It seems like a small patch of fluid/grease or etch of the CCD coating.

I came across few cases of friends' DSLR sensor spoiled due to they applied wrong cleaning fluid. All their 100% sized pictures have the similar 'markings' as what is on your CCD. Beyond repair, they have to change the CCD (not free and very expensive, of course).

Be prepare, it may not be a simple service.
 

Nov 21, 2006
289
0
0
Singapore
#9
Apparently, it might be a DIY CCD Cleaning that went wrong.
It seems like a small patch of fluid/grease or etch of the CCD coating.

I came across few cases of friends' DSLR sensor spoiled due to they applied wrong cleaning fluid. All their 100% sized pictures have the similar 'markings' as what is on your CCD. Beyond repair, they have to change the CCD (not free and very expensive, of course).

Be prepare, it may not be a simple service.
Hi,
What do you mean by wrong cleaning fluid? Can share with us?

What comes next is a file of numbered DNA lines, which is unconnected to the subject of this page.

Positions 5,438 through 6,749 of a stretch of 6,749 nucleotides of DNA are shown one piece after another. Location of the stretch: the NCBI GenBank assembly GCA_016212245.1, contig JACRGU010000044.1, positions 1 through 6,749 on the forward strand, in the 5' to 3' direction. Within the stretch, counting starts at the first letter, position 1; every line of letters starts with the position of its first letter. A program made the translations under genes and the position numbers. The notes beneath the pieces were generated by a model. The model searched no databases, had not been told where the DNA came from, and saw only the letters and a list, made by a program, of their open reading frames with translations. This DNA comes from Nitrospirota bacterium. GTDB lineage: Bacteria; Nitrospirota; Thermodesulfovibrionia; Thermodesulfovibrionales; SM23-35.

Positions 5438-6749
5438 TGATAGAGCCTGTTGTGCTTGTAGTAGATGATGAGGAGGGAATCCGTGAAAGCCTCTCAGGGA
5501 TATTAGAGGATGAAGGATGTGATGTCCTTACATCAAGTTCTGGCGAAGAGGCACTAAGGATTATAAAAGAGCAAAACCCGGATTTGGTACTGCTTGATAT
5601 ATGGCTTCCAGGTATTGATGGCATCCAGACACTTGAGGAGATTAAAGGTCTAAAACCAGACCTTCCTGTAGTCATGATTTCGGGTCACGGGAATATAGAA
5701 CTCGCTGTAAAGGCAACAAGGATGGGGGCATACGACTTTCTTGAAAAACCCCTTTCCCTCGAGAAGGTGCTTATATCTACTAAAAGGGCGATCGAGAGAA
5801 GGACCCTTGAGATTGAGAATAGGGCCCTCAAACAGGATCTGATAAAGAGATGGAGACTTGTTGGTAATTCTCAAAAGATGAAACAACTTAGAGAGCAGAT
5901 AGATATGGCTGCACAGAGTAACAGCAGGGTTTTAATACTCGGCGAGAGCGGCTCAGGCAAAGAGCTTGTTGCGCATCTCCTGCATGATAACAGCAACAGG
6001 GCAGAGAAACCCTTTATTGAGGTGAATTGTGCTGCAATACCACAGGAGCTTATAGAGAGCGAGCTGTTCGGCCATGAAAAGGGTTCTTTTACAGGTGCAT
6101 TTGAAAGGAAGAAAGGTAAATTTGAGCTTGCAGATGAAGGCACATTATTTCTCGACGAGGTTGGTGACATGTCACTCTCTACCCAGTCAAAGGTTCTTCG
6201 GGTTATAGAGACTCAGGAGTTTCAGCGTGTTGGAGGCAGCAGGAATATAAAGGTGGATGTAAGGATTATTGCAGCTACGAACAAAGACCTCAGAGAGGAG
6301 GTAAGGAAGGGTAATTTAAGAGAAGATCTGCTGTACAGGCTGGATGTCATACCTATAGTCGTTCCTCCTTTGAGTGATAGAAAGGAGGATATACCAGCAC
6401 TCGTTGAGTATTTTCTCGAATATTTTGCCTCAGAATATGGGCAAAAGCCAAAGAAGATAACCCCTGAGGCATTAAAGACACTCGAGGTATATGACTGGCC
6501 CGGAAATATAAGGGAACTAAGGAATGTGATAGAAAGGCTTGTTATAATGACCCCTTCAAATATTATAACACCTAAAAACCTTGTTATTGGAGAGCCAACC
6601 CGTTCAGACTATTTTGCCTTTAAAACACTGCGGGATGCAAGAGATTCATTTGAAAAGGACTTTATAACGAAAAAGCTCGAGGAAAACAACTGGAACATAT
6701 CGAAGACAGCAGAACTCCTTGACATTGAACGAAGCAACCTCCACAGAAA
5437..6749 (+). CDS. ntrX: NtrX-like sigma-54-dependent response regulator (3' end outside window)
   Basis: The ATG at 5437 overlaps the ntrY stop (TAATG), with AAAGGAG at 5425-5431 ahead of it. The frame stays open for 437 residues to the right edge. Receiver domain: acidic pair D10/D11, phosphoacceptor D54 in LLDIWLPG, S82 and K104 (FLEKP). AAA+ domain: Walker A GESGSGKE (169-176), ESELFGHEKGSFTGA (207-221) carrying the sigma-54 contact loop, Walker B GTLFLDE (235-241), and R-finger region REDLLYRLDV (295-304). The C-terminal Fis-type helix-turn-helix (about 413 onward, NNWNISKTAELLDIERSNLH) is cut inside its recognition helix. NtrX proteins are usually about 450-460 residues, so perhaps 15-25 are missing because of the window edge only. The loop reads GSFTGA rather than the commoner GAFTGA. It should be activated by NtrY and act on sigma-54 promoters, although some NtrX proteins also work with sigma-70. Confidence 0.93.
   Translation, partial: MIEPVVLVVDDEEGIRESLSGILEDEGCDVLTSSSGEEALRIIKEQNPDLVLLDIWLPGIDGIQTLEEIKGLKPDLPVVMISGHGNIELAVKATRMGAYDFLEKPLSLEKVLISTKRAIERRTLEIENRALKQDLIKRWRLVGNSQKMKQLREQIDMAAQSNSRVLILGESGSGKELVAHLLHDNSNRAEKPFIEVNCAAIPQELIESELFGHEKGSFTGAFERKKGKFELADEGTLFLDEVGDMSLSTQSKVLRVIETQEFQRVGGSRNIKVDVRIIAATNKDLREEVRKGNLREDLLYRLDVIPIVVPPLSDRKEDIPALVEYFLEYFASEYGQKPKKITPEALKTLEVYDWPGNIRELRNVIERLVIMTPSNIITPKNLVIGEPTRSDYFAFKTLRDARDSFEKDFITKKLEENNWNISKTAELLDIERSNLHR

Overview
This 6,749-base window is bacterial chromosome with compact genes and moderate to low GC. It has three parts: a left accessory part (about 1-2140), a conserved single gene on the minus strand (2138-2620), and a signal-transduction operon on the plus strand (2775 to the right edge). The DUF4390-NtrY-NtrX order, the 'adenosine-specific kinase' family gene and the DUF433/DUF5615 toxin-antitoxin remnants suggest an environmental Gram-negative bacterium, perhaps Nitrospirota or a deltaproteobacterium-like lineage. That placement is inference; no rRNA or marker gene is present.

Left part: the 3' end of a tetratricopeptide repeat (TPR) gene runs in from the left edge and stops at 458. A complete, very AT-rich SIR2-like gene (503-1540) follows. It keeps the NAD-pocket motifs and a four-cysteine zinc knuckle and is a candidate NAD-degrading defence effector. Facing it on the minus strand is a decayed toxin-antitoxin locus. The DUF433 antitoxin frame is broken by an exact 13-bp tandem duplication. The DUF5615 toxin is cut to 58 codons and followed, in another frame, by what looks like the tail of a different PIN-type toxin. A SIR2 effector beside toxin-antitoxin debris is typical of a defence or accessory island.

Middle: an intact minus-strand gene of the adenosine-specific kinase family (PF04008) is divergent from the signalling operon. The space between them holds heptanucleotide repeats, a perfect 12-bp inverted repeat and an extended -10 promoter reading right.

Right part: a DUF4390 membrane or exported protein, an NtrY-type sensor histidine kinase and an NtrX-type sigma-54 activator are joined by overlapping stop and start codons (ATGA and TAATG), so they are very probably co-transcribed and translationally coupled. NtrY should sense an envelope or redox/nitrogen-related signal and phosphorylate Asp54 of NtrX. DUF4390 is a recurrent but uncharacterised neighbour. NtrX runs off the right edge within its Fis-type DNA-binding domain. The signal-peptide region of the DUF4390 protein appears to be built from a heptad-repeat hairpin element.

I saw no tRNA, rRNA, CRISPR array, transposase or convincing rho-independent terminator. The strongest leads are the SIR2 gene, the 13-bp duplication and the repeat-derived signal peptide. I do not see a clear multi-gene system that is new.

Nov 21, 2006
289
0
0
Singapore
#10
See everybody post I also kancheong ask a little bit. It is because I know whatever sensors CCD or CMOS are simple silicon photo detectors. The thing is, Silicon is a very active material, it would absorb moisture, degraded, get oxided, if it exposure to air. That's why all sensor are coated with thin layer of SiO2 (glass lah..) and SiN. They are totally innert to almost type of chemical (except concentrated or diluted HF solution).

That's why I wonder what cleaning fluid could corrode the protective layers. It sound very new to me..